USGS Logo Geological Survey Bulletin 1265
Ancient Lavas in Shenandoah National Park Near Luray, Virginia


The Catoctin Formation unconformably overlies the granitic basement rocks in the Luray area and is not intruded by them as was suggested by some earlier workers. The basaltic Catoctin lavas poured out on land over an erosion surface of considerable relief. The lava drowned the valleys and, at least in the earlier stages of the volcanic activity, flowed around and isolated hills of granitic rocks. Several thousand feet of lava flows, volcanic ash, and sedimentary material accumulated before volcanic activity ceased and the entire area was submerged beneath the sea in which the sedimentary rocks of the Chilhowee Group were deposited. A period of weathering which formed a saprolite as much as 150 feet thick may have followed the end of Catoctin volcanism, but no proof of a major unconformity between the Catoctin and the Chilhowee has been found.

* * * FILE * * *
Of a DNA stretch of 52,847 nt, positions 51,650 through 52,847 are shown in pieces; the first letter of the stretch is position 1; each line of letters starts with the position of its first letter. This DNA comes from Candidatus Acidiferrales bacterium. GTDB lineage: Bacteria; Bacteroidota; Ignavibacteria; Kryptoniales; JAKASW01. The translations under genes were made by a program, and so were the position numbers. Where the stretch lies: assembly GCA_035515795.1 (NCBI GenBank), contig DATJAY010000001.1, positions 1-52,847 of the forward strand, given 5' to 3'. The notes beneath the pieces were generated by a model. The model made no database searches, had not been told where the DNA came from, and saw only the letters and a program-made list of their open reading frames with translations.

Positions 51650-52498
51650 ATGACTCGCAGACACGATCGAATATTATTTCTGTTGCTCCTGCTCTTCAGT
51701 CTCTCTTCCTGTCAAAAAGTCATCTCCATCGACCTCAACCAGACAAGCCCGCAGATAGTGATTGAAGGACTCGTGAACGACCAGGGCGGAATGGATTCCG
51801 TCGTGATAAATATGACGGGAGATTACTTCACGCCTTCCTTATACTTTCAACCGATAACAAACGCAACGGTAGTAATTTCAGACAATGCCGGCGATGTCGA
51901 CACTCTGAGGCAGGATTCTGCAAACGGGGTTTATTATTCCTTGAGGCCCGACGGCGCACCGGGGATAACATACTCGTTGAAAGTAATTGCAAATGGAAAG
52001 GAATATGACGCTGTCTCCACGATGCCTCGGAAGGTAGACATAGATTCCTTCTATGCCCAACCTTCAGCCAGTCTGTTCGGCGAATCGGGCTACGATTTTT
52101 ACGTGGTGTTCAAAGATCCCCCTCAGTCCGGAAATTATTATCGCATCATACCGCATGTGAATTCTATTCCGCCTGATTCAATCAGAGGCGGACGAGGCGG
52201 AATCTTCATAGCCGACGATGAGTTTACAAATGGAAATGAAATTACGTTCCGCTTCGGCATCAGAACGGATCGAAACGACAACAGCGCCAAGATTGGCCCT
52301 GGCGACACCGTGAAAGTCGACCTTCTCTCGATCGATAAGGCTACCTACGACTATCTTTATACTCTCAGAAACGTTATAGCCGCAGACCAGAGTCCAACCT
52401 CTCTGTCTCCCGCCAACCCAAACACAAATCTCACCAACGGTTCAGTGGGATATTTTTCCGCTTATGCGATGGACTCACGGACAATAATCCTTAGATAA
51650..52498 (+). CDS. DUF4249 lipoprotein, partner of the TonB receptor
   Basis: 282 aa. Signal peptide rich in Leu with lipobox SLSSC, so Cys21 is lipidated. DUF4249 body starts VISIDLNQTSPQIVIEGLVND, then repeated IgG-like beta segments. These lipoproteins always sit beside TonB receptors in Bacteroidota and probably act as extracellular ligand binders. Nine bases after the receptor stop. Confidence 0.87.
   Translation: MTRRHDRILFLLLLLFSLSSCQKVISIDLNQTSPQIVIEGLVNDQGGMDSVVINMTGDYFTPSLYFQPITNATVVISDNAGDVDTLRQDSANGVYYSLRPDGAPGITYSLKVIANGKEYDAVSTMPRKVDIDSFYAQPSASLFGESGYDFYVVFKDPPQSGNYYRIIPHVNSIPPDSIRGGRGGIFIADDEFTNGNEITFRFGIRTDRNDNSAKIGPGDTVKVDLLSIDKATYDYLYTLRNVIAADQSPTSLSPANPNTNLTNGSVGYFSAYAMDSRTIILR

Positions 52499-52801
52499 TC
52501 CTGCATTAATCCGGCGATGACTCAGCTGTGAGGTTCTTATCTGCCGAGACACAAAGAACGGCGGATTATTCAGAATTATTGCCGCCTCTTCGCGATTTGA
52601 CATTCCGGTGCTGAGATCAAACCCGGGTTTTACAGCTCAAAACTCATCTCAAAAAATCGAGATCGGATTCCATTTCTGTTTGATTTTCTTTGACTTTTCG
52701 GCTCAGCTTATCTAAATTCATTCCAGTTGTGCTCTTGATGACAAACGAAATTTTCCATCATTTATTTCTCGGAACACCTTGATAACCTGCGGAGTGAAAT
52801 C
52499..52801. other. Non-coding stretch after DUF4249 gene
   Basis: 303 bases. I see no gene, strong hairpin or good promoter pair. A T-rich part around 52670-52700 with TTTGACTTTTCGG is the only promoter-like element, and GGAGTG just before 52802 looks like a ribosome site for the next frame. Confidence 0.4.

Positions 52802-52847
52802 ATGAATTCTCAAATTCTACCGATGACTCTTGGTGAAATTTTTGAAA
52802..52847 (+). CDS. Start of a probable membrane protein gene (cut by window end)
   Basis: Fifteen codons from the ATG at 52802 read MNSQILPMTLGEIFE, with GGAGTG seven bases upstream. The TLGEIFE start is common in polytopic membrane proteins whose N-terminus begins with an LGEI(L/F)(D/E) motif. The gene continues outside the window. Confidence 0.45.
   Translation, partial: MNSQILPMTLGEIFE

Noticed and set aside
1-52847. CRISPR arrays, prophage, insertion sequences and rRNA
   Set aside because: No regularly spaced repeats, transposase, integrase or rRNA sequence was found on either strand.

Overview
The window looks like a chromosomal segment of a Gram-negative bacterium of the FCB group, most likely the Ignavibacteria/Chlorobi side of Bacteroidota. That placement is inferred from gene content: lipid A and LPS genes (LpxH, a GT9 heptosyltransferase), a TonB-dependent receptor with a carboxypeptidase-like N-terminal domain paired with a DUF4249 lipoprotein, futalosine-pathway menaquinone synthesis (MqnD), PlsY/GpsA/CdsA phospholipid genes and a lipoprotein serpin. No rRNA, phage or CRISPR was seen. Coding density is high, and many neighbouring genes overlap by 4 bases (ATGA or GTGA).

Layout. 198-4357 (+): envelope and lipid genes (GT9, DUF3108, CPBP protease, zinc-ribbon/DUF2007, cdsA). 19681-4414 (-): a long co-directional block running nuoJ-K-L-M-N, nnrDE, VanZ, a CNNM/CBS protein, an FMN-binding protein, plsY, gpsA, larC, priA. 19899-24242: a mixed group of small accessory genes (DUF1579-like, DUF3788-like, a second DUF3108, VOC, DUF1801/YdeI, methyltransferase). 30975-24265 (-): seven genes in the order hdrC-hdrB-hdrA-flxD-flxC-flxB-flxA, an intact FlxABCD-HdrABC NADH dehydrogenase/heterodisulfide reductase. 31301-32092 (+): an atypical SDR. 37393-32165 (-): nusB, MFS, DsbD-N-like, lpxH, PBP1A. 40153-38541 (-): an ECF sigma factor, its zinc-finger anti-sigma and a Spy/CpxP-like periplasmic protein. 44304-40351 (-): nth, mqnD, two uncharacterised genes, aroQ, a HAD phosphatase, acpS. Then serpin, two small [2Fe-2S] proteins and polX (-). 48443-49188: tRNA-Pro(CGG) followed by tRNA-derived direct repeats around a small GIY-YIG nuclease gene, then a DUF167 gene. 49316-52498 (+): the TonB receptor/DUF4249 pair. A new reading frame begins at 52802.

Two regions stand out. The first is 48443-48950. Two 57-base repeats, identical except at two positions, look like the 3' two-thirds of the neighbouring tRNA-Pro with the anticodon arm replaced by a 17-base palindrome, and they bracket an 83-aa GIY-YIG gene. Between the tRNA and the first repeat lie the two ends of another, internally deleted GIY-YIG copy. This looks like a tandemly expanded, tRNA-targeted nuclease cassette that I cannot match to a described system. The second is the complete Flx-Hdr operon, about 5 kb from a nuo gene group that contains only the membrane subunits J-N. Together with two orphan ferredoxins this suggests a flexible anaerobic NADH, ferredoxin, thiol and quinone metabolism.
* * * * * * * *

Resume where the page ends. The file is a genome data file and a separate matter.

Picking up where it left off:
The greenstone of the Catoctin Formation is sometimes mentioned as marking volcanic activity associated with the early stages of formation of the Appalachian geosyncline (Bucher, 1933). The present study indicates, however, that the Catoctin lavas resemble basalt accumulations characteristic of stable areas and that they should not be considered as belonging to the Appalachian geosynclinal cycle. The Catoctin greenstones are probably remnants of a great basaltic plateau which foundered beneath the advancing Early Cambrian seas during the initial stages of formation of the Appalachian geosyncline.

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Last Updated: 28-Jan-2007